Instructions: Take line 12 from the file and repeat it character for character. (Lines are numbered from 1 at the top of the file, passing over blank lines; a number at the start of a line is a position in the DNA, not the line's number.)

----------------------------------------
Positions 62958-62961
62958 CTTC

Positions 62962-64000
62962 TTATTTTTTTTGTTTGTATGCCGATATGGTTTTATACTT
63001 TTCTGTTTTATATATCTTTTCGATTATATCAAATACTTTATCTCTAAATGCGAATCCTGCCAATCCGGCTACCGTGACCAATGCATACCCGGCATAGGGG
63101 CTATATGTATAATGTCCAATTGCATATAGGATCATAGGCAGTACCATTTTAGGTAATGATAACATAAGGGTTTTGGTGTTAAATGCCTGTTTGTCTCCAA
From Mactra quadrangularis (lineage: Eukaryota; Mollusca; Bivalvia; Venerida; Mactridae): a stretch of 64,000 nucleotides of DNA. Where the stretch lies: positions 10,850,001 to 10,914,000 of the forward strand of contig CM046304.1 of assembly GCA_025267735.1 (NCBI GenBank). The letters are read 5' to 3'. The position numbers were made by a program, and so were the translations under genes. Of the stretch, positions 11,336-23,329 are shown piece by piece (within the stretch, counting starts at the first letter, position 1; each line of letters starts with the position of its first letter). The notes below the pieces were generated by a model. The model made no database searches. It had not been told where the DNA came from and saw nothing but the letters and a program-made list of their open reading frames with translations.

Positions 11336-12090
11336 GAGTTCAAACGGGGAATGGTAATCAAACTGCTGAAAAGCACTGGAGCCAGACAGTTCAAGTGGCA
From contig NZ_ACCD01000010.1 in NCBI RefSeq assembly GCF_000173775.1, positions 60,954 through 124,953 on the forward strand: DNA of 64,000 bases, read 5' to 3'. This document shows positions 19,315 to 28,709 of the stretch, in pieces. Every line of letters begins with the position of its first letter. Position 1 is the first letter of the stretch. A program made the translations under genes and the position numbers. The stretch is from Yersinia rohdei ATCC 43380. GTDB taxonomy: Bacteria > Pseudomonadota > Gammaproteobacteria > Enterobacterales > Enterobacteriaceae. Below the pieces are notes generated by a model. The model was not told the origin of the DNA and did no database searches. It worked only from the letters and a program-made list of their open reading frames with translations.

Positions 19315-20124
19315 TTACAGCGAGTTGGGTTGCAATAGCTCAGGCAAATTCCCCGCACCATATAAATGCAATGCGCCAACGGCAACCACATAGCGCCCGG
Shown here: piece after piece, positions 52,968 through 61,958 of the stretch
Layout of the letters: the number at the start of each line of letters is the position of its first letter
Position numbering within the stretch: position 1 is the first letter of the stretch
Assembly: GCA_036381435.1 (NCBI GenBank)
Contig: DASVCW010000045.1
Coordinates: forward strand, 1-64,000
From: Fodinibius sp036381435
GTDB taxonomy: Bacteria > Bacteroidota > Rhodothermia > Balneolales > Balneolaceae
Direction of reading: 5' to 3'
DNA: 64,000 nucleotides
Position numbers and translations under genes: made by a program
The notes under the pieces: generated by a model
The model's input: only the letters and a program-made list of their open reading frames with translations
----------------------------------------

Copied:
19315 TTACAGCGAGTTGGGTTGCAATAGCTCAGGCAAATTCCCCGCACCATATAAATGCAATGCGCCAACGGCAACCACATAGCGCCCGG